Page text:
5 Tricky Ways to Shorten Meetings
Meetings are a mystery. Everyone claims to hate them, and yet they proliferate on our calendars like Tribbles on Star Trek. The explanations for why that happens are many and varied, including different goals for management and staff, ineffective communication techniques, and just plain old ego. (If you’ve ever had a boss who loved to hear himself talk, you’re familiar with this issue.) Here’s how to keep meetings short and get back your time.
(Photo Credit: wwarby/Flickr)
1. Ban gadgets.
Take advantage of everyone’s mobile addiction and make your meeting device-free. Every participant, from the boss to the intern, will flee as soon as possible to return to the comforting glow of their favorite gadget.
“Everyone will be anxious to end the meeting if they can’t read or send texts or emails,” writes Dan Rockwell at Leadership Freak.
2. Make everyone stand.
Everyone knows that sitting is bad for your health, but could standing be good for productivity? Researchers at Washington University in St. Louis, Missouri say so.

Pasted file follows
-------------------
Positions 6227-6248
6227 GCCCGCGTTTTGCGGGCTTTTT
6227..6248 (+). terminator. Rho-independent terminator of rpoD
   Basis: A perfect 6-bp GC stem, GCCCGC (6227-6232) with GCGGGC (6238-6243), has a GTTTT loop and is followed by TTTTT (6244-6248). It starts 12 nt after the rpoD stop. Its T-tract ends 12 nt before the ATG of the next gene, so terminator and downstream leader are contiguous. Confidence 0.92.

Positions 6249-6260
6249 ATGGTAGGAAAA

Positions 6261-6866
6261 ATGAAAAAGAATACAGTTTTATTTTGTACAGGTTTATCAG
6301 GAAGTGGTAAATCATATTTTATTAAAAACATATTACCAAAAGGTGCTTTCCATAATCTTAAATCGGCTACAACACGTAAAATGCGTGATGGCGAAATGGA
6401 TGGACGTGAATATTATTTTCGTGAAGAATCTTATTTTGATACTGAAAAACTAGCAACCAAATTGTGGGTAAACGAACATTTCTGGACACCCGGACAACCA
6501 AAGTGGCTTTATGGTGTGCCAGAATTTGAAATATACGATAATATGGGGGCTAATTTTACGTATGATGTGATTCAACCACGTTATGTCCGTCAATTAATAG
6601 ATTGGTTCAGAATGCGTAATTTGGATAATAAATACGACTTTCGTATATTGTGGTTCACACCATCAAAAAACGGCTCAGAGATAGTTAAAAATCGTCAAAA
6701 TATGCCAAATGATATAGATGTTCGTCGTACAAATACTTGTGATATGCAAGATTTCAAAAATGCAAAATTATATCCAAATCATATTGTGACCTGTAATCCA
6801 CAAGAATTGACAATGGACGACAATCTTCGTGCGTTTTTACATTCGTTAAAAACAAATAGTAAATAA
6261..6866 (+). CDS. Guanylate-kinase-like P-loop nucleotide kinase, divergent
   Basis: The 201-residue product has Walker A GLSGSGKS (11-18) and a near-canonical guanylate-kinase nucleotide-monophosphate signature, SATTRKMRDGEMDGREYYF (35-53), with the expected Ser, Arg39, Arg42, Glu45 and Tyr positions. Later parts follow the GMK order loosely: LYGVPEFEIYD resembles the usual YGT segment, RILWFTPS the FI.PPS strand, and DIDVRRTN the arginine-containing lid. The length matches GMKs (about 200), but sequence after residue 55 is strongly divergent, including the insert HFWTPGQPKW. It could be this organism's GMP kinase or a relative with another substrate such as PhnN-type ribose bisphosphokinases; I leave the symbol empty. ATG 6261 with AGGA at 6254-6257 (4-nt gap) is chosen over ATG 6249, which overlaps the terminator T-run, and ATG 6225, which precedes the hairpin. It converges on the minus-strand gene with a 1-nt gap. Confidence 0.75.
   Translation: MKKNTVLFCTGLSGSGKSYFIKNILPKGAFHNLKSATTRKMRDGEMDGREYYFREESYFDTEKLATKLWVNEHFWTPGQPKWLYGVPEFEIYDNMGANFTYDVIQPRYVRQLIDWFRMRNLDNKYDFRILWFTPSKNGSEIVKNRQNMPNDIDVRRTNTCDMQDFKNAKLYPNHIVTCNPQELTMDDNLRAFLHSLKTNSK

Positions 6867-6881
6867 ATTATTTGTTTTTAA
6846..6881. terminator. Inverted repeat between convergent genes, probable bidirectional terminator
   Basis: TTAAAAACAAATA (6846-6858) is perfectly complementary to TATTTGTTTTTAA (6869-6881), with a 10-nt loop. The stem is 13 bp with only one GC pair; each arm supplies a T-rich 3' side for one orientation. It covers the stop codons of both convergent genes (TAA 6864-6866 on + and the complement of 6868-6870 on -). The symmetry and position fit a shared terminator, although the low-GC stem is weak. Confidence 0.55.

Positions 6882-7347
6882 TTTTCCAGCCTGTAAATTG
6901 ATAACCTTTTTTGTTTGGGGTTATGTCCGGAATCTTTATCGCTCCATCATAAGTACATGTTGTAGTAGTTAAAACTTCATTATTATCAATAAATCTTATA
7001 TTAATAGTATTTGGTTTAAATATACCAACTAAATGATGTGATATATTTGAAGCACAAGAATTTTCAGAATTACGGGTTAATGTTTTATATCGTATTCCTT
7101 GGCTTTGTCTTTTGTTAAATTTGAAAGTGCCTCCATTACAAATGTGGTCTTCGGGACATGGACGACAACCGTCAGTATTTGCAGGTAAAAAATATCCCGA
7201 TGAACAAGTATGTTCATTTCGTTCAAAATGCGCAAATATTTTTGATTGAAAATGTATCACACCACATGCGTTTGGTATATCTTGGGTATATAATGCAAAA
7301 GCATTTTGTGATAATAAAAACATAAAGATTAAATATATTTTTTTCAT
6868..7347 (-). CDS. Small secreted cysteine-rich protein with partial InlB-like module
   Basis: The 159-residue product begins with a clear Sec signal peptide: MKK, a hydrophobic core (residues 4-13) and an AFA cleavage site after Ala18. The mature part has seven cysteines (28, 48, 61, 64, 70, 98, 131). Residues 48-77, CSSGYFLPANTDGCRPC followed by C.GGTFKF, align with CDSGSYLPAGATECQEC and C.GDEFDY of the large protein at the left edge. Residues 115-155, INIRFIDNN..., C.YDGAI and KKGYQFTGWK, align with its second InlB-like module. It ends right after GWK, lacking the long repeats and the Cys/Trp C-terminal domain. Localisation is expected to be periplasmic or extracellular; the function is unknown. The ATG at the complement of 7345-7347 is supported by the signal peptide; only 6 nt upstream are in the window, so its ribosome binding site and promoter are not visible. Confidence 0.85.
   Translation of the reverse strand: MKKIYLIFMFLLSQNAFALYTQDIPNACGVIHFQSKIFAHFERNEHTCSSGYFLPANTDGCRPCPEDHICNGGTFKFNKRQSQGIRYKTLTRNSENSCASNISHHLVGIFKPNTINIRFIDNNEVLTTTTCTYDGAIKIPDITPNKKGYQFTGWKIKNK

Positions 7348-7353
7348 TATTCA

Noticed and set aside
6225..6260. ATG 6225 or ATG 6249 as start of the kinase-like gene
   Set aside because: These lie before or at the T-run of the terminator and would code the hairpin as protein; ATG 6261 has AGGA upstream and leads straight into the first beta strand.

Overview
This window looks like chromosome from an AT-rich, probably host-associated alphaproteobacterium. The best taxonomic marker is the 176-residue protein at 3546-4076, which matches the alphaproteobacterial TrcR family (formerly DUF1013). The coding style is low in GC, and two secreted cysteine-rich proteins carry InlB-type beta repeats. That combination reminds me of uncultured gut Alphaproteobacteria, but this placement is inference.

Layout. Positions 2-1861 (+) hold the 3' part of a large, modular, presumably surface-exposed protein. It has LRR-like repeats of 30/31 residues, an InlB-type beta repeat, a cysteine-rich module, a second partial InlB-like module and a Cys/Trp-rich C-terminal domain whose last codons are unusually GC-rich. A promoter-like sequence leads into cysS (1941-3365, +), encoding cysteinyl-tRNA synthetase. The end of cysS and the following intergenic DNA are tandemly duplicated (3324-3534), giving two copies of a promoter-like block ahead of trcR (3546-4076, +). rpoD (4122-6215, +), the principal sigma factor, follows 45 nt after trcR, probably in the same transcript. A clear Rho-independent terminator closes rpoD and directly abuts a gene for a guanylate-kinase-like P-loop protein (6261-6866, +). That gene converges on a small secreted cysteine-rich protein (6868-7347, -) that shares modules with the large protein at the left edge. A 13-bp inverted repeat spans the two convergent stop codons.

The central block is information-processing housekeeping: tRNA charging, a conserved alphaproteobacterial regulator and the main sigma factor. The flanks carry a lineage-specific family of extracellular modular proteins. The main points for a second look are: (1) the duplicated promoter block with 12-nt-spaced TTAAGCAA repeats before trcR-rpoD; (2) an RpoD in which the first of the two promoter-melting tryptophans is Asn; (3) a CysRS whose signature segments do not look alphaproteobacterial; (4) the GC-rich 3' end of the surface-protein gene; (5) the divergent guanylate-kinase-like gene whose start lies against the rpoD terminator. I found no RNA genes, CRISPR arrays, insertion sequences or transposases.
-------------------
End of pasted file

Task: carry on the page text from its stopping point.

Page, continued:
“A workspace that encourages people to stand up is going to lead to more collaborative and more creative outputs,” Andrew Knight told Reuters Health.
Knight and his team found that students who worked on a group project while standing were “more engaged and less territorial.”
3. Book before an important meeting.
The best way to make sure your meeting doesn’t go over is to schedule it right before another meeting that can’t be delayed. Bonus points if the next meeting involves the executive team or anyone else you wouldn’t want to annoy.
4. Use a stopwatch.
Obnoxious? Maybe. But if it works for Google, it could work for you. One of the many displays showing during the average Google meeting shows a 4-foot high ticking stopwatch.
5. Book shorter blocks of time.
“If you want to jump start your meetings’ productivity, one of the best methods is to shorten them,” writes Craig Jarrow at Time Management Ninja. “This seems counterintuitive at first. But, once people understand that the meetings are all about decisions and not wasting time, you will be amazed at the amount of productivity your team will squeeze into 30 minutes.”
One advantage of short meetings: it’s easier to focus them on a few, clearly defined issues, which makes it less likely that people will go off track. By decreasing the opportunities to get lost in the weeds, you’ll get the most out of everyone’s precious time.
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